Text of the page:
Science.gov (United States)

    Osazuwa-Peters, Nosayaba; Tutlam, Nhial T

    2016-01-28

    To assess non-medical university students' knowledge and perceived risk of developing oral cavity and oropharyngeal cancer. A cross-sectional survey was conducted among non-medical students of a private Midwestern university in the United States in May 2012. Questionnaire assessed demographic information and contained 21 previously validated questions regarding knowledge and perceived risk of developing oral cavity and oropharyngeal cancer. Knowledge scale was categorized into low and high. Risk level was estimated based on smoking, drinking, and sexual habits. Bivariate associations between continuous and categorical variables were assessed using Pearson correlation and Chi-square tests, respectively. The response rate was 87% (100 out of 115 students approached). Eighty-one percent (81%) had low oral cavity and oropharyngeal cancer knowledge; and only 2% perceived that their oral cavity and oropharyngeal cancer risk was high. Risk perception was negatively correlated with age at sexual debut, r (64) = -0.26, p = 0.037; one-way ANOVA showed a marginally significant association between risk perception and number of sexual partners, F(4, 60) = 2.48, p = 0.05. There was no significant association between knowledge and perception of risk; however, oral cavity and oropharyngeal cancer knowledge was significantly associated with frequency of prevention of STDs (p perception is low among this student population. Since oral cavity and oropharyngeal cancer incidence is increasingly shifting towards younger adults, interventions must be tailored to this group in order to improve prevention and control.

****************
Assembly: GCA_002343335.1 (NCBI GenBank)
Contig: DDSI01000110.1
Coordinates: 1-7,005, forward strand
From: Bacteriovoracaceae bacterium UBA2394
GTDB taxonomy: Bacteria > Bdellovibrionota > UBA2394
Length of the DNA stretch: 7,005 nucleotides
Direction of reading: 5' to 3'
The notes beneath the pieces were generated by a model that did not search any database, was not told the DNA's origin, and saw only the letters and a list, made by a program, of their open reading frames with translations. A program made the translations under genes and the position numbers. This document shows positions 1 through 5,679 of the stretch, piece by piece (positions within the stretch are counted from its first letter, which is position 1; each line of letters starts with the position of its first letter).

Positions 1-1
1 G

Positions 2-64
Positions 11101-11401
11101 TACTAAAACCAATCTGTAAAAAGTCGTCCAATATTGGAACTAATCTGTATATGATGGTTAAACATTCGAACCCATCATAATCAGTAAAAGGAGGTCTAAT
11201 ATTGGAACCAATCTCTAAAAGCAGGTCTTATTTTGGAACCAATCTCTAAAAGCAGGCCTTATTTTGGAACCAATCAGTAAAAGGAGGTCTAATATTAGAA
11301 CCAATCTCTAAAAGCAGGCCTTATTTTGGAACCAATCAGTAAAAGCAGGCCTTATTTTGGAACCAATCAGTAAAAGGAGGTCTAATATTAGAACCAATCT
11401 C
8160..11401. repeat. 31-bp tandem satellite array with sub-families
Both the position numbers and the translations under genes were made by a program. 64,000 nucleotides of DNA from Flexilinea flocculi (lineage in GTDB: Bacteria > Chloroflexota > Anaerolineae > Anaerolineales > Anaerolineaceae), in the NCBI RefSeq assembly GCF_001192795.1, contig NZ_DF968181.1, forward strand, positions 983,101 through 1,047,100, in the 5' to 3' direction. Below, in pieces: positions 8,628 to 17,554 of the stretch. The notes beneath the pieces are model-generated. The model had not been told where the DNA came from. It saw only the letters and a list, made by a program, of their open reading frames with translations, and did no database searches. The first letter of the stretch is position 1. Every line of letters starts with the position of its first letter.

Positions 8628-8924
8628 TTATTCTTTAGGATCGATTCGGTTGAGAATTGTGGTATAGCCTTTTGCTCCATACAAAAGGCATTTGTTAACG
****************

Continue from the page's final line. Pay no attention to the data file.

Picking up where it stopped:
9. EJSCREEN Indexes 2015 Public

    Data.gov (United States)

    U.S. Environmental Protection Agency — There is an EJ Index for each environmental indicator. There are eight EJ Indexes in EJSCREEN reflecting the 8 environmental indicators. The EJ Index names are:...

  10. EJSCREEN Indexes 2016 Public

    Data.gov (United States)

    U.S. Environmental Protection Agency — There is an EJ Index for each environmental indicator. There are eleven EJ Indexes in EJSCREEN reflecting the 11 environmental indicators. The EJ Index names are:...

  11. Investigation of free air in peritoneal cavity

    International Nuclear Information System (INIS)

    Park, Sam Gyoun; Park, Bok Hwan; Lee, Dong Hoon; Oh, Jang Suk

    1972-01-01

    On the radiographic findings of simple abdomen, detection of free air in peritoneal cavity indicates a perforation of hollow viscus. In general, free air in abdomen indicate perforation of hollow viscus caused by various disease conditions, i.e. perforation of peptic ulcer, ulcerating malignancy, colon diverticulitis and rupture of pneumatosis cystoides intestinale etc., or by trauma, however it can be rarely noticeable in the cases of intraabdominal infection with overgrowth of gas forming organisms. Eighty eight cases of free air in peritoneal cavity were analysed during the period from July, 1970 to August, 1972 at Kyungpook National University Hospital. As shown in the following tables, various clinical findings were analysed; overview of cases, causating factors and location of rupture, and it's seasonal preponderance